If you’re interested in a future in the aviation industry, it’s important to get the right education at a worthy institution. The University of North Dakota School of Aerospace has been a mainstay in the midwest’s aviation education segment for decades. As such, let’s take a look at the history of UND’s aviation program and the outlook of its future, as it could help tip the scales on whether or not you attend.
History of University of North Dakota Aviation Department
History of the John D. Odegard School of Aerospace
Today, the majority of the school’s fleet of over 120 aircraft is based at nearby Grand Forks International Airport and is one of the largest fleet of civilian flight training aircraft in the U.S. But, the program has come a long way since its humble beginnings in the late 1960s. Following the donation of two planes, twelve students led by recent UND graduate John Odegard revitalized the collegiate flying club. The founding chairman and future dean, Odegard was fascinated by the world of aviation, working as a crop duster to pay for his undergraduate degree in accounting. He ultimately logged more than 10,000 hours in the air, flying any small plane he could. It was this passion and experience that led him to make important innovations in pilot training curriculum of the 1970s. As the newly elected president of the University Aviation Association (UAA), Odegard became widely influential in the standardization of aerospace educational programs across the country. He promoted a form of “ab initio” or “from the beginning” style of teaching, where educators would mold students with no flight experience into competent pilots.
These teaching techniques were so groundbreaking that by 1982, the School for Aerospace Sciences was established to serve such vastly growing interest for its general aviation programs. The department continued to see success through the 1990s, as Odegard won several prestigious awards for his work, including the FAA’s Excellence in Aviation Education in 1989 and the NATA’s Excellence in Pilot Training Award, further cementing UND’s reputation as a leader in aviation education. Several years later, with the approach of the 30th anniversary, the school added “John D. Ogden” to the title of their school in honor of the man who had founded and put the aviation program on the map.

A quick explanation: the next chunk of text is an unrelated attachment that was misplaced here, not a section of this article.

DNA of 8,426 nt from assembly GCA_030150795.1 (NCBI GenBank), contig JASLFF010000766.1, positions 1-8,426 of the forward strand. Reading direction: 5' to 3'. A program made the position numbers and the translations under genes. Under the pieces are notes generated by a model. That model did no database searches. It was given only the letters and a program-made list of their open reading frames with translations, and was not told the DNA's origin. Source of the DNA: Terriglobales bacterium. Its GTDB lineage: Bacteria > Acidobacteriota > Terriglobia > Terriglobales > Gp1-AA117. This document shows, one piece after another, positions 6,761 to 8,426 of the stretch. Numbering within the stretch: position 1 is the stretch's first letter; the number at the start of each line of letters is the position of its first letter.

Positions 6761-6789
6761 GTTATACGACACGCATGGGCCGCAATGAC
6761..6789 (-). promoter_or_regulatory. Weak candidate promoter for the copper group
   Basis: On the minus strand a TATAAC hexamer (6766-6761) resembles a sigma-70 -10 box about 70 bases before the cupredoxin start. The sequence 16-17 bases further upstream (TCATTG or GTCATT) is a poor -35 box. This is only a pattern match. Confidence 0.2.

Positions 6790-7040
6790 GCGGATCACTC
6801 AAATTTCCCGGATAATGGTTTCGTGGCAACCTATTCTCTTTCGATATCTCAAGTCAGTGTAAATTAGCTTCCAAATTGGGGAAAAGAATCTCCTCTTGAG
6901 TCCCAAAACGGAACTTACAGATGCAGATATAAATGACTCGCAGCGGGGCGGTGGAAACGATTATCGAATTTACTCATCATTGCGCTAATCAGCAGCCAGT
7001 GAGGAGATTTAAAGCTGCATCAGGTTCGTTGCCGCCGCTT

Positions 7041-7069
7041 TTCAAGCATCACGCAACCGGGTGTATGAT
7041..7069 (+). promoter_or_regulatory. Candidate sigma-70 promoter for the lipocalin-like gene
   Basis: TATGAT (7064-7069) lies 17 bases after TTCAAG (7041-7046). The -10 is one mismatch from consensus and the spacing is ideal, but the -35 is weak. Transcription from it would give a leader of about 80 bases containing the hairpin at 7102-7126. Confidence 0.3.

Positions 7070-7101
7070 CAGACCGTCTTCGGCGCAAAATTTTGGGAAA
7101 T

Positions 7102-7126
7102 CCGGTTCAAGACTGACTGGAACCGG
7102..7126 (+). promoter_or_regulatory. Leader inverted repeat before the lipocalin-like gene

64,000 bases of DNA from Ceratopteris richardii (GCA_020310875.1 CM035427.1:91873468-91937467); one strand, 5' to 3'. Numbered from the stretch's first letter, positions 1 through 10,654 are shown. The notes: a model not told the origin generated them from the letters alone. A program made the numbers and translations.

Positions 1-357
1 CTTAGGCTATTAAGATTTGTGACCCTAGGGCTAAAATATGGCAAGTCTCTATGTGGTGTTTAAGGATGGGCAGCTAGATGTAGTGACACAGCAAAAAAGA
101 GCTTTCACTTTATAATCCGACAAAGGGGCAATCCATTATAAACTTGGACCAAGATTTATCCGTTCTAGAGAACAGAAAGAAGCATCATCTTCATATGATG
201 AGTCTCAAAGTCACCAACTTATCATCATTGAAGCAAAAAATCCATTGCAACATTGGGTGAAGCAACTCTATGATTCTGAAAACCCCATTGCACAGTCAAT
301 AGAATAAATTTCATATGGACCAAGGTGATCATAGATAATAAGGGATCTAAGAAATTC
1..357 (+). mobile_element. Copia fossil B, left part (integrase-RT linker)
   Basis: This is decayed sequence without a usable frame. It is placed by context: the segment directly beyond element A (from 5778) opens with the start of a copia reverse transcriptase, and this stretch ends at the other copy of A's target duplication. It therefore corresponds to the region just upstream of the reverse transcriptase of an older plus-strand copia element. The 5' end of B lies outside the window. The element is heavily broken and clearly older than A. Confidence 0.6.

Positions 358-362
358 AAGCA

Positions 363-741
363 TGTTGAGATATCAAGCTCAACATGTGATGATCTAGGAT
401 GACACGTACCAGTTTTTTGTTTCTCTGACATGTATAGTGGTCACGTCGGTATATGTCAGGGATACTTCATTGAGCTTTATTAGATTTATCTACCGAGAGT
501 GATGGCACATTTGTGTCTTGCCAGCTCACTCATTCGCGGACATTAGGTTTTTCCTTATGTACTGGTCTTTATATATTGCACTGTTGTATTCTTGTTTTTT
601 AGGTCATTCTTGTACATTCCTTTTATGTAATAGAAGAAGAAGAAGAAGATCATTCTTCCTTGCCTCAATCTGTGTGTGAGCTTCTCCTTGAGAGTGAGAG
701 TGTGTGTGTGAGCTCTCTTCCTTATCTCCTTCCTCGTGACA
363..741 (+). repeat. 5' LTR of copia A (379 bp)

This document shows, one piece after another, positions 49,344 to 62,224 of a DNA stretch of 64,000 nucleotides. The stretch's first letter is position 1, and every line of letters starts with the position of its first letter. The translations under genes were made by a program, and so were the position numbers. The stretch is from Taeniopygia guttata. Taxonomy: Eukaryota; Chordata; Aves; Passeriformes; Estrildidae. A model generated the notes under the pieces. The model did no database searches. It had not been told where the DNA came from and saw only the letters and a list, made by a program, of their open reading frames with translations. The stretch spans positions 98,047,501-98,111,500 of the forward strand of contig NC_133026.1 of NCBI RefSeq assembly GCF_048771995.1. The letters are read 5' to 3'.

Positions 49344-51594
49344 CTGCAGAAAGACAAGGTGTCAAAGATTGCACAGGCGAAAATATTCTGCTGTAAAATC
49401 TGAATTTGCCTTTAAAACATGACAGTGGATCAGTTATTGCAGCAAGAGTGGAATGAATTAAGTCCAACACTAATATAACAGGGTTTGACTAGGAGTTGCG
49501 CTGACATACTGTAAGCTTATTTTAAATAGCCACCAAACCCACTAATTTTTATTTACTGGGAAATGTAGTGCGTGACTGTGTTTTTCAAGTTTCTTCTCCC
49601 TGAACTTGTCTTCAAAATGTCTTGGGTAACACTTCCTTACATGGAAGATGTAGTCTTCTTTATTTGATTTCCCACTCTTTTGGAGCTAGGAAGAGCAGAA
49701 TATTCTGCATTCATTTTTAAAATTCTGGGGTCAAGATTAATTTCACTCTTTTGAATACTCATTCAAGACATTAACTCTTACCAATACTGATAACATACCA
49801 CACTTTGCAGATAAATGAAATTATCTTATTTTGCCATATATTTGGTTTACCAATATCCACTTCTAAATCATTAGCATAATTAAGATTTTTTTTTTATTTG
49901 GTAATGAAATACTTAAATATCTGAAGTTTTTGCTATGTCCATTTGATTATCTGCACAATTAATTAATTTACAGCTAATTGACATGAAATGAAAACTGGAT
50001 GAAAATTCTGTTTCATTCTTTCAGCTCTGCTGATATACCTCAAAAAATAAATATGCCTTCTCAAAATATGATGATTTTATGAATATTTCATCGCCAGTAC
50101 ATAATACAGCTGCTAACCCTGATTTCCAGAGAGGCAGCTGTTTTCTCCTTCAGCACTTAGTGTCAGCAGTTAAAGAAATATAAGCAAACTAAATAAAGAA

UND Aviation School Today and Into the Future
The John D. Odegard School of Aerospace Sciences is now the second-largest of UND’s degree-granting schools, and operates one of the largest fleets of civilian flight training in the U.S. Overall, there are several programs related to aviation, including commercial, unmanned and private options, as well as more general professions like computer and atmospheric sciences.
What to Expect Attending UND Aviation School
The School of Aerospace is located on the main UND campus, operating out of five buildings, Odegard (the school’s main building), Clifford, Ryan, Streibel and Robin Halls. School campus amenities include an altitude chamber, planetarium, 360-degree simulated air traffic control tower and flight training, and impressive auditoriums.
The University of North Dakota School of Aerospace operates out of Grand Forks International Airport. The designated area contains two ramps and 11 hangars, which hold up to 130 aircraft.
The aviation school has more than 500 faculty and 1,900 students and hands out the second-largest number of UND degrees.
The current dean of the school is Dr. Paul Lindseth.
UND Aerospace, along with the College of Business and Public Administration, offers two aviation degree programs with a total of eight academic majors. Each has its own flight course requirements, which affect the cost of a degree program.
In-state tuition at UND is just under $10,000, while out-of-state tuition hovers slightly under $16,000. Remember additional flight costs, which can cost tens of thousands of dollars, as well — find out more information about UND’s School of Aerospace tuition costs.
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